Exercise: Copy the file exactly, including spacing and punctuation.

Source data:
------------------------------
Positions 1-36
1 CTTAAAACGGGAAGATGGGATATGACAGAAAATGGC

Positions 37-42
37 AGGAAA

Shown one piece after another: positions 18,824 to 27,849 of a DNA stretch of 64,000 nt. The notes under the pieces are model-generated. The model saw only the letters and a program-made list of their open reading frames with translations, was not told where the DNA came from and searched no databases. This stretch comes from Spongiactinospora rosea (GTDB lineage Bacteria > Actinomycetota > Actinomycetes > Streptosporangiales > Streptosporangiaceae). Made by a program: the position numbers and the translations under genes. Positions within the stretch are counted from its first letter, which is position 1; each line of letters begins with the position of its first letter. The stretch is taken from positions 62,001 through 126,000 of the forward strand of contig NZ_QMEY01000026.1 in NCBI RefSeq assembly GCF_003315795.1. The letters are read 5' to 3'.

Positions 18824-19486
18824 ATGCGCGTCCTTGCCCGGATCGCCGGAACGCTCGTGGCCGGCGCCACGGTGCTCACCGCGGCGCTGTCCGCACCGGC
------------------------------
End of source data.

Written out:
Positions 1-36
1 CTTAAAACGGGAAGATGGGATATGACAGAAAATGGC

Positions 37-42
37 AGGAAA

Shown one piece after another: positions 18,824 to 27,849 of a DNA stretch of 64,000 nt. The notes under the pieces are model-generated. The model saw only the letters and a program-made list of their open reading frames with translations, was not told where the DNA came from and searched no databases. This stretch comes from Spongiactinospora rosea (GTDB lineage Bacteria > Actinomycetota > Actinomycetes > Streptosporangiales > Streptosporangiaceae). Made by a program: the position numbers and the translations under genes. Positions within the stretch are counted from its first letter, which is position 1; each line of letters begins with the position of its first letter. The stretch is taken from positions 62,001 through 126,000 of the forward strand of contig NZ_QMEY01000026.1 in NCBI RefSeq assembly GCF_003315795.1. The letters are read 5' to 3'.

Positions 18824-19486
18824 ATGCGCGTCCTTGCCCGGATCGCCGGAACGCTCGTGGCCGGCGCCACGGTGCTCACCGCGGCGCTGTCCGCACCGGC